At the turn of the millennium cellphone makers and service providers were blindsided when the public seized on their new handsets’ ability to send text messages, a feature conceived as secondary to actually making and receiving calls.
And nowadays EV owners and makers are discovering that the cars and trucks they bought to cut running costs and clean up their local air have an equally useful and surprising feature that they’re now wondering how they ever lived without.
We’re taking about bi-directional charging, or two-way charging, the ability to use an EV’s battery to power external devices or homes, or even to send power back to the grid. It’s a function that’s increasingly being offered by new EVs, though is not standard across the board. Vehicles that do offer it include the Nissan Leaf, Ford F-150 Lightning, Hyundai Ioniq 5, Kia EV6 And Mitsubishi Outlander PHEV.
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The feature is proving particularly popular in China, where one in every five new cars is an EV, and could help boost EV take-up in the U.S. and Europe, regions where the switch to electric power is happening more slowly. Marketing messages from Ford and Hyundai in North America have emphasized that bi-directional changing can make camping trips more fun, and provide added convenience for tradespeople working on sites that don’t have easy access to electric power outlets.
Auto News China reports that the boss of a construction firm used his BYD hybrid to power the heating at a friend’s house in 2019 during a 20-hour blackout, and relies in it every day at work to boil a kettle for his crew’s tea breaks.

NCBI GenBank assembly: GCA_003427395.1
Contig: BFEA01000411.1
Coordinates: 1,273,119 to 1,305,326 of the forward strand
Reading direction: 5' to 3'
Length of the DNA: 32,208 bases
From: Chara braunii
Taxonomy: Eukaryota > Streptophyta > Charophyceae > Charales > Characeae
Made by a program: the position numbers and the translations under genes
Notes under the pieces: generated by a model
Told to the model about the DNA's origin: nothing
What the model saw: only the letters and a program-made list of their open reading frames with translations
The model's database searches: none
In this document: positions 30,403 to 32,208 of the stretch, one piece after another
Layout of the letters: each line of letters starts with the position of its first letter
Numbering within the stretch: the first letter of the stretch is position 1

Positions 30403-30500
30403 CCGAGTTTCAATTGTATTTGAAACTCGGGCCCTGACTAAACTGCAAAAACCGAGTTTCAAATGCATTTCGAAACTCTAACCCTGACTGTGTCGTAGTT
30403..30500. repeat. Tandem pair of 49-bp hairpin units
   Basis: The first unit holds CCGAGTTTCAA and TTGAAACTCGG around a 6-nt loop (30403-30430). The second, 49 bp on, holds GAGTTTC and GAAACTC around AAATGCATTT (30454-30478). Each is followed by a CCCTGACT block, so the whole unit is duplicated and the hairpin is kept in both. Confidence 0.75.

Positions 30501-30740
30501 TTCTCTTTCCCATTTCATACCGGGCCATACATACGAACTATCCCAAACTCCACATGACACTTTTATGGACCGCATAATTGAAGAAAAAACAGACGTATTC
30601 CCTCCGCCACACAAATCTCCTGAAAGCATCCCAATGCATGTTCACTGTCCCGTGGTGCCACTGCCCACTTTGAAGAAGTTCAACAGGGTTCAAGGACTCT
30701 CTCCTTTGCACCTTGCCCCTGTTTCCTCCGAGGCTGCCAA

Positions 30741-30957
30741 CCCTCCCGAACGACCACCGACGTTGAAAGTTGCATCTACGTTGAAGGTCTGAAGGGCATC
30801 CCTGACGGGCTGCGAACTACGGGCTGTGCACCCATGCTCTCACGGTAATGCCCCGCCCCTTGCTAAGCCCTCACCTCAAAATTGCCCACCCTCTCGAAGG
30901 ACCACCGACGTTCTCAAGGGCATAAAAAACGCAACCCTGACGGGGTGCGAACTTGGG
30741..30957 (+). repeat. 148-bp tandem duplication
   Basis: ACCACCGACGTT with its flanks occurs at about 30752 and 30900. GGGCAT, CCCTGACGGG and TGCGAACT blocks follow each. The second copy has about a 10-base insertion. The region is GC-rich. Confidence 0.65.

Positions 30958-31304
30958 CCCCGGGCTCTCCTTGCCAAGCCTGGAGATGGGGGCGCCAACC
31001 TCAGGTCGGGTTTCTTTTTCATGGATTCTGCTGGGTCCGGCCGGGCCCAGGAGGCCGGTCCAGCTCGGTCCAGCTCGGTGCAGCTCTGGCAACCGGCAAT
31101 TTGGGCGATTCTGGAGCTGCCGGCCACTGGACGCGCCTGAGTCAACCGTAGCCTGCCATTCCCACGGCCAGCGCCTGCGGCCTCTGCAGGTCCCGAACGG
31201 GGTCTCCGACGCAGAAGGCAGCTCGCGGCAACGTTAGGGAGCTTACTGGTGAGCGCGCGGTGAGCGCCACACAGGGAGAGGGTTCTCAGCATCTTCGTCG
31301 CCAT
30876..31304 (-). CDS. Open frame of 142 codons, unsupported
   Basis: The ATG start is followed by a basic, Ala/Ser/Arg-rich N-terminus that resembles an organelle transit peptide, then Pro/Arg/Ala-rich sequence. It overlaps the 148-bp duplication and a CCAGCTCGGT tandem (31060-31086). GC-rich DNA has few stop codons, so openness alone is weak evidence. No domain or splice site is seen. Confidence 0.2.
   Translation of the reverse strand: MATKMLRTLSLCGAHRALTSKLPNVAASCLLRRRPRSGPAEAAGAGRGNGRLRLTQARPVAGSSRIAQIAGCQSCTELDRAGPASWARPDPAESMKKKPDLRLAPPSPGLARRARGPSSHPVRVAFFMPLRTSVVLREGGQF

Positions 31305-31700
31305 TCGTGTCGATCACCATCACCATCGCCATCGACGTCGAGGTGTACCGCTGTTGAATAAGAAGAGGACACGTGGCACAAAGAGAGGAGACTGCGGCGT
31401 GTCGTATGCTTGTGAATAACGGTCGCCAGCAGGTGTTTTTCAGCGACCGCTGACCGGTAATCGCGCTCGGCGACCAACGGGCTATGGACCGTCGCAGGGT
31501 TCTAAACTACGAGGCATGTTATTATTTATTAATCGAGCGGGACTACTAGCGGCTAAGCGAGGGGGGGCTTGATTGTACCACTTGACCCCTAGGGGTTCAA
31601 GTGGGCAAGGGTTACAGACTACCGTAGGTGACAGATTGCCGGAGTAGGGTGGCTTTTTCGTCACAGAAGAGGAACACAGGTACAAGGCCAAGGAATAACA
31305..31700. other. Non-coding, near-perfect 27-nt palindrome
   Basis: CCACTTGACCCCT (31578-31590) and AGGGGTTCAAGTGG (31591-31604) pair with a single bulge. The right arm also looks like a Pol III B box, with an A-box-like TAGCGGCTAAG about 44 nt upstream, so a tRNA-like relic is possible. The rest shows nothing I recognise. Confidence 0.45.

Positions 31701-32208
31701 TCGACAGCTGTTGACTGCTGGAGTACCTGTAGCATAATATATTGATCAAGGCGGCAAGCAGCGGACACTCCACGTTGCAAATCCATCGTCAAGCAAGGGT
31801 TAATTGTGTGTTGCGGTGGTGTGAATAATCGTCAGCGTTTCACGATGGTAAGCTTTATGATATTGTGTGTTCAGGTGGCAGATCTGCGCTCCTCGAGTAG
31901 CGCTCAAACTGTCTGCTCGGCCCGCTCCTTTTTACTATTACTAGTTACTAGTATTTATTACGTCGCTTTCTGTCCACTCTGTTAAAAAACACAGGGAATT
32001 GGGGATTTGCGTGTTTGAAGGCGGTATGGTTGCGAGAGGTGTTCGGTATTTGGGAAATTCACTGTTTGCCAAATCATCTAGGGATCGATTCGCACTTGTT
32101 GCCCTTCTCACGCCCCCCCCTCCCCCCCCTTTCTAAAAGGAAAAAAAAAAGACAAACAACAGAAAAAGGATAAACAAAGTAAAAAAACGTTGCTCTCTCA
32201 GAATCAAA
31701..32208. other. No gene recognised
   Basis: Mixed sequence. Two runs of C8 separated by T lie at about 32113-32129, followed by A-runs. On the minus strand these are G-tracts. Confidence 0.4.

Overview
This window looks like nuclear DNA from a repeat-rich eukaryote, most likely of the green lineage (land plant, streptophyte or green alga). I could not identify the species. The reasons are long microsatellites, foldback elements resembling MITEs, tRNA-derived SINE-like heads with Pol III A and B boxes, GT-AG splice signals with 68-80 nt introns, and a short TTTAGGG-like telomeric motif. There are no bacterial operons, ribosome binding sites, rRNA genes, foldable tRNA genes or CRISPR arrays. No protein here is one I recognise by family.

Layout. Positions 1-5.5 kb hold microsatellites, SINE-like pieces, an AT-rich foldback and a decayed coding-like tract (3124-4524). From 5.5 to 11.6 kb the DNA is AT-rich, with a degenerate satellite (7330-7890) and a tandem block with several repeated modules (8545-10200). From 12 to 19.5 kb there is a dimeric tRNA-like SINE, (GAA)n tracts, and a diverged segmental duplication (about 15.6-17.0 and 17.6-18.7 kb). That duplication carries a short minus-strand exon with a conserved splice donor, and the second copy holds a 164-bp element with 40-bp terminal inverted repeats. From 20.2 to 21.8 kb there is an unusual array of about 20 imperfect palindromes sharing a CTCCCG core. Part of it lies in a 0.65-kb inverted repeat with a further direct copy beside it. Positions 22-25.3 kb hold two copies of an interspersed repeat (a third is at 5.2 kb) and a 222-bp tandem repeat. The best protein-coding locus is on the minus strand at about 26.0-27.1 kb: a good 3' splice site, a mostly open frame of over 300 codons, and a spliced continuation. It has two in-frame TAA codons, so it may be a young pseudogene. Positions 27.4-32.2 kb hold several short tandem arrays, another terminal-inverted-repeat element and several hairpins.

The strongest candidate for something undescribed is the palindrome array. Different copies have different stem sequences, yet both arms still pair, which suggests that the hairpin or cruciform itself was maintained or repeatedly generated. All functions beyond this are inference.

Not all EVs that offer bi-directional charging do it equally, however. Cars with vehicle-to-load capability (V2L) can provide AC power to charge large electric devices, and don’t need a special bi-directional charger, relying instead on an integrated inverter. As its name suggests, vehicle-to-home (V2H) charging can send power to a home, lessening demand on the grid and potentially saving the homeowner money during peak hours, and vehicle-to-grid (V2G) can send power back into the grid, but requires a power converter to switch the power back from DC to AC.
One high-profile EV firm notably absent from this trend is Tesla, which in common with some battery experts has cited concerns about battery degradation.
Would the ability to charge devices and homes and send power back to the grid make you more likely to switch to an electric vehicle? Leave a comment and let us know.